Rule 5 - Prices.  Be transparent with your pricing and, above all, realistic. If the price is too high it just won't sell.  The great thing about the internet is that it allows prospective buyers to view a number of similar items and in many instances to see historic price details and trends.  If the piece you are selling is genuinely different in terms of superior quality, condition and provenance then make sure that it is properly described and that the photos and other information back up the superior price being asked.

So - 5 rules for successful and profitable online sales of antique furniture via the internet.  As mentioned above we have successfully been part of this market place for over 20 years.

Examples of the items we have sold can be viewed via our online archives - as follows:

Sunday, 14 June 2015

Antiques - The Devil (and $$) is Always in the Detail

A message to buyers and sellers of antiques alike.

The details really do matter.

Take two very similar antique writing desks.  Same size. Same style. Both mahogany. Both are said to date date from the mid Victorian Period.  Both have leather writing surfaces.  Superficially both look great in the internet photos and are described as being in excellent condition.

But in reality they are different animals and have very different values.

Look more closely.  Even without worrying about the "condition" the details tell the story. 

Simple things.  Quality brass fittings, brass lever locks stamped with the makers mark - with a set of original keys.  Brass wheeled castors - again with matching makers mark.  All the handles are original and match. The screws mounting the fittings are original and have never been moved since new. Beautiful hand cut dovetail joints to the drawer fronts.  Oak lined drawers.  The leather top is original with great patina and a hand tooled border, nicely rubbed and faded.  The veneers match and are symmetrical in all the right places.  Just the right amount of fading to the top and front of the desk to show that this is an original item that has been lovingly cared for. Even marks and scratches all speak to the originality of the desk.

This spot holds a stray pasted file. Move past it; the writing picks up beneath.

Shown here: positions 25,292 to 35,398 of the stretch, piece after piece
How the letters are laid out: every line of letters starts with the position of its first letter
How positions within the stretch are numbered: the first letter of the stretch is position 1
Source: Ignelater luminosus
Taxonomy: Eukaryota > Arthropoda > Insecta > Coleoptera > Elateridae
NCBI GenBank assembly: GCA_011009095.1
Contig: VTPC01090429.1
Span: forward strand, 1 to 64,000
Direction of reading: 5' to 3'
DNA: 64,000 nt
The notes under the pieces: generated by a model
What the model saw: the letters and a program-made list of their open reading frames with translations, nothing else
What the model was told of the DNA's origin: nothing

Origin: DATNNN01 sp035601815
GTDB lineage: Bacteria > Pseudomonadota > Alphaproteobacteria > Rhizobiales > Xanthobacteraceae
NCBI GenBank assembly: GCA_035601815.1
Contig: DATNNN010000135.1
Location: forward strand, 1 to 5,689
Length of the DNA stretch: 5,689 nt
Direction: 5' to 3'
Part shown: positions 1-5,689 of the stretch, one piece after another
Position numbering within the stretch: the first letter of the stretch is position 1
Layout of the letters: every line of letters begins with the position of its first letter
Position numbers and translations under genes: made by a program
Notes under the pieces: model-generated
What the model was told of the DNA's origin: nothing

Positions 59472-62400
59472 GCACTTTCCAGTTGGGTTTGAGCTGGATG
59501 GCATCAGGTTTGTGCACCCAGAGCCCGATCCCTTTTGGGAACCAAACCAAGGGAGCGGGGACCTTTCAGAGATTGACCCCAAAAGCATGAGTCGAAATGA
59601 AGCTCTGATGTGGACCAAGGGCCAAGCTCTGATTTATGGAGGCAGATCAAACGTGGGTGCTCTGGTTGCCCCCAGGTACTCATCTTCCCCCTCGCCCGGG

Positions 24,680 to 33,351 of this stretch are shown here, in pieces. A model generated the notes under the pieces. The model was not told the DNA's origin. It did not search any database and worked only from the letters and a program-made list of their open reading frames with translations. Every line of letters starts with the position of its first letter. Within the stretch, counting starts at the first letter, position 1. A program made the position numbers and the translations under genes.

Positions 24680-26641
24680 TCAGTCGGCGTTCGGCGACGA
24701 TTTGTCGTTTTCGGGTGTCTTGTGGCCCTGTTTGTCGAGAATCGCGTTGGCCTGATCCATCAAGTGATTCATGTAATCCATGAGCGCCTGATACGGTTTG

And - the icing on the cake - the original makers mark and address stamped on several of the drawer fronts.  Excellent!  All of these details speak to an original desk of the highest quality and highly desirable in todays world.

The contrast becomes more obvious with the other item.  The "brass" fittings are modern replacement replica's - they are just too shiny.  The colour of the desk is too bright - the wax is fresh.  The leather top is unmarked and straight "out of the box" - the gilded tooling is of a "standard" pattern and is almost blindingly bright.  The drawer bottoms are flimsy and not lined.  The locks are brass but have very simple brand new keys.  And so on.......... Most tellingly the underside of the desk top and the pedestals is CLEAN! 

Real antiques, of real age,  are DIRTY in all those hidden areas - years of real dirt that describe years of history

So it doesn't matter whether you are looking at a piece of antique furniture like the desk above, or a piece of jewellery, or ceramics or silver - it really pays to look closely at the details.  Do your homework on what  the details of a top quality piece should look like and beware anything that just doesn't fit with that picture.